By CourtesyJanuary 30, 2020
Story by Capt. Josh Bell, USAG, Fort Stewart Soldier and Family Legal Services
Often Criminal Investigation Division, sexual assault response coordinators and victim advocates ask alleged victims of an alleged sexual offense if they desire the services of a special victim's counsel, the victim does not understand the role the SVC plays in the process. The same issues arise for commanders of Soldier-victims when trying to provide options to that Soldier, or just do not know what an SVC is.
This article provides an overview of the SVC program, to include the mission and vision, roles and responsibilities, and other tools that will aid commanders and victims of sexual offenses in understanding their right to have an SVC.
The SVC program was directed on Aug. 13, 2013, by then-Secretary of Defense Chuck Hagel. SECDEF specifically wanted all services to establish a program, "...best suited for that service that provides legal advice and representation to the victim throughout the justice process." The Army SVC program was then established in October 2013.
The mission and vision of the SVC program is entirely client-based; meaning SVCs are to provide competent and zealous representation of all clients, with their interests and rights being second to no one. The first way SVCs provide such representation is by empowering victims by fostering victims' understanding of the military justice and administrative processes. Without a full understanding of the military justice and administrative process, victims cannot be fully informed on their rights.
SVCs advocate for victims' rights. While found in Article 6b of the Uniform Code of Military Justice, the rights include: the right to be protected from accused; the right to reasonable, accurate, and timely notice; the right not to be excluded from certain proceedings (Article 32, motions, trial); the right to be heard at proceedings; a reasonable right to confer with prosecution - which should be coordinated through their SVC; the right to proceedings free from unreasonable delay; and the right to be treated with fairness and with respect for dignity and privacy.
An SVC may provide services including legal consultation regarding numerous areas, to include criminal liability of an accused, consultation involving victims' rights and benefits, legal assistance matters such as powers of attorney and wills, consultation on the military justice and administrative system and consultation regarding the roles of the SARC, victim advocate, Victim Witness Assistance Program, and victim witness liaison.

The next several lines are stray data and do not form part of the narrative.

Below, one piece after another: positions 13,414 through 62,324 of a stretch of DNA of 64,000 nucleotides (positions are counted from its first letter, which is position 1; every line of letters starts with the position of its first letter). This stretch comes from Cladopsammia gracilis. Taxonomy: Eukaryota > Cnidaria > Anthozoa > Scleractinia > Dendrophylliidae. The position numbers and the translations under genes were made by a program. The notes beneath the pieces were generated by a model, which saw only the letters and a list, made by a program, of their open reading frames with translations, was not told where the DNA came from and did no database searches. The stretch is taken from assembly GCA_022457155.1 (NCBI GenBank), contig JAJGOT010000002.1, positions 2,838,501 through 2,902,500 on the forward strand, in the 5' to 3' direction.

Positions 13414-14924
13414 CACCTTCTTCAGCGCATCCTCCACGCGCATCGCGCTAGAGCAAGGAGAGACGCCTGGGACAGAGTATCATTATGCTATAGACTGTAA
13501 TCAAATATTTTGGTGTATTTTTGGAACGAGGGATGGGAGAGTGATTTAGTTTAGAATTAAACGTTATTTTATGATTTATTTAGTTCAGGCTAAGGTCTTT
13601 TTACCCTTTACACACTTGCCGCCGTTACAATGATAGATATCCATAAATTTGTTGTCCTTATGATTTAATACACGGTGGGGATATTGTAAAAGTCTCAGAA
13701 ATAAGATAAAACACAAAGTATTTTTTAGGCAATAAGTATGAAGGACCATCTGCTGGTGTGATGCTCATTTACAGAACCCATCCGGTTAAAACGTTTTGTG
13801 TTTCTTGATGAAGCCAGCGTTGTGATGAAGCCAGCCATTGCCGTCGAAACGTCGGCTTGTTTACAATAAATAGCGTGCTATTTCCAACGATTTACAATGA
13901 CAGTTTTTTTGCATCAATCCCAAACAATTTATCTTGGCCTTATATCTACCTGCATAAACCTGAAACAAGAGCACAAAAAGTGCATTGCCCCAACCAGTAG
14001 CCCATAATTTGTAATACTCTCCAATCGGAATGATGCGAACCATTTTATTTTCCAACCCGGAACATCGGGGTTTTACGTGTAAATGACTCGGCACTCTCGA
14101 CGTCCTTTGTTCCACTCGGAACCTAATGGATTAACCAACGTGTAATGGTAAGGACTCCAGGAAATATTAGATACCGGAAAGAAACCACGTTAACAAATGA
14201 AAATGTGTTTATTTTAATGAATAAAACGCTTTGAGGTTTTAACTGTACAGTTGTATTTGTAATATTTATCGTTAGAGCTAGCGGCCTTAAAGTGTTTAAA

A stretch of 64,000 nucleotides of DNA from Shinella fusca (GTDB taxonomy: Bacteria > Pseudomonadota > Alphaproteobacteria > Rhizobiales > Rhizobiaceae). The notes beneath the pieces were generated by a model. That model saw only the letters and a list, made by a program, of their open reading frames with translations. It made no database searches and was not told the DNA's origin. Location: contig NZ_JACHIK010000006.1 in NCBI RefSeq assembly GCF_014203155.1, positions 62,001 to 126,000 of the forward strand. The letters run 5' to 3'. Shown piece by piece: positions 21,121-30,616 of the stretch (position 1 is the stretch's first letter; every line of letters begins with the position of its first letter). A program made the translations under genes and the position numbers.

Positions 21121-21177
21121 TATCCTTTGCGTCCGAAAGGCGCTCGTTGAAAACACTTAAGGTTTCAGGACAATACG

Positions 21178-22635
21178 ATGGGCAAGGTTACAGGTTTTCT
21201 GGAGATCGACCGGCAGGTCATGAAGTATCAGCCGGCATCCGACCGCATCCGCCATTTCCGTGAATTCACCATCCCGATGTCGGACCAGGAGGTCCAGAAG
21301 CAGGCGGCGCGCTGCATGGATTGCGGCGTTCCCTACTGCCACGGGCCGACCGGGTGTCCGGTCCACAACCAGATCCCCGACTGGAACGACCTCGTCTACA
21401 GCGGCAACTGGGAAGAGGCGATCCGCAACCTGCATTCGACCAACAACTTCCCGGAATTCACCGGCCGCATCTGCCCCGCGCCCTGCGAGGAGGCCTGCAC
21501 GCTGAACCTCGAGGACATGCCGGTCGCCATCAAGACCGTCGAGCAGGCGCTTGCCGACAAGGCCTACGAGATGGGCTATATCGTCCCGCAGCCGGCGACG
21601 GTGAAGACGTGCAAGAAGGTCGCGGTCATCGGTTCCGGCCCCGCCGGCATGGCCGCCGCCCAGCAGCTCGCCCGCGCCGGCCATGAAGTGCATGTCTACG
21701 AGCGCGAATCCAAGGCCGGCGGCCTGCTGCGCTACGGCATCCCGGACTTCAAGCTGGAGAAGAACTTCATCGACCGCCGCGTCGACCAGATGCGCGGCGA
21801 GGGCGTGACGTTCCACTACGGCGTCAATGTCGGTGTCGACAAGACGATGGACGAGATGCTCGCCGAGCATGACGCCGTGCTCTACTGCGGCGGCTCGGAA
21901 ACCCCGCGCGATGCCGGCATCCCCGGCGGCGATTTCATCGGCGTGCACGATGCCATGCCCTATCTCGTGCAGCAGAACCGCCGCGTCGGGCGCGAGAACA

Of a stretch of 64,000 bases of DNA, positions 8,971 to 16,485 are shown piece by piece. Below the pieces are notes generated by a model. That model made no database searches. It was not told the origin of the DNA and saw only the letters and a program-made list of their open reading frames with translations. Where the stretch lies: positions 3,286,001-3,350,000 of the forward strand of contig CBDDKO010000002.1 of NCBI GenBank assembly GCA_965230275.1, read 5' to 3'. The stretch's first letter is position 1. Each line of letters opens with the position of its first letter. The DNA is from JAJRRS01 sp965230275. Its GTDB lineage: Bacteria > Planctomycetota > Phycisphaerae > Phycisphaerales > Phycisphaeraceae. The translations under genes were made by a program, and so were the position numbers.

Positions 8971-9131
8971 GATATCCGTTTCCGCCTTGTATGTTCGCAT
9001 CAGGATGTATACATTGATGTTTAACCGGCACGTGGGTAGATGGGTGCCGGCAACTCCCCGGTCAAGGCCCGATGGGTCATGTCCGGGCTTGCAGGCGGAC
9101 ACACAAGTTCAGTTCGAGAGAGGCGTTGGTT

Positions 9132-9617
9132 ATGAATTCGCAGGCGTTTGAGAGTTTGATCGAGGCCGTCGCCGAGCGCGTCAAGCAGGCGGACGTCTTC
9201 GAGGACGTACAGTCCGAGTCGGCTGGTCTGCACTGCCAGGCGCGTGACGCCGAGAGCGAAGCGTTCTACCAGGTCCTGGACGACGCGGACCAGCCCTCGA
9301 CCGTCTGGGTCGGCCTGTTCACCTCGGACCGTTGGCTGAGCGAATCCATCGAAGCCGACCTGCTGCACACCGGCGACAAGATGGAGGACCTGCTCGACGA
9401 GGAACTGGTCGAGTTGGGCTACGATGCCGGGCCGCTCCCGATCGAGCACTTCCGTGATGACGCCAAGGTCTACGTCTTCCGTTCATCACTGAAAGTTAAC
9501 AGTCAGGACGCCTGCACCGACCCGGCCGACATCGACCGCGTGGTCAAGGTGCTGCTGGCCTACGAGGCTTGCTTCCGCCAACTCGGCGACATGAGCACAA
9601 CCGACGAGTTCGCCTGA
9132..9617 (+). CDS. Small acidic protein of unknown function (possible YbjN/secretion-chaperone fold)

Communications between SVCs and victims are confidential and privileged due to the attorney-client relationship established. This gives victims not only a sense of comfort, but also assists in building rapport between the SVC and victim.
Commanders are able to utilize their servicing military justice advisor, or even the SVCs located on the installation, to assist in understanding the SVC program. More importantly, as a primary source, the commander's legal handbook outlines the SVC program, who is eligible for an SVC, and what an SVC does.
SARCs, victim advocates and CID should interact with the servicing SVC early and often; and reach out to them to get a clear understanding of how to guide victims who are entitled to SVC services, and what an SVC does. Couching SVCs in the term of "counsel" or "counselor" can be misleading and confusing to victims; especially when victims are instructed on the different counselors available to them - medical, behavioral health, etc. All victims should be informed that SVCs are licensed attorneys who will advocate for their express interests and rights. SVCs are not prosecutors or defense counsel, and that should be described accurately to victims.
The SVC program has come so far in the five-years of its existence. Commanders and victims need to be fully informed of their right to have an SVC in cases involving sexual offenses. Commanders and victims can utilize this overview as a tool to not just understand the program and what an SVC provides, but also to provide further protections to victims of sexual offenses in the future, providing safety and avoiding unnecessary issues for all parties to the process.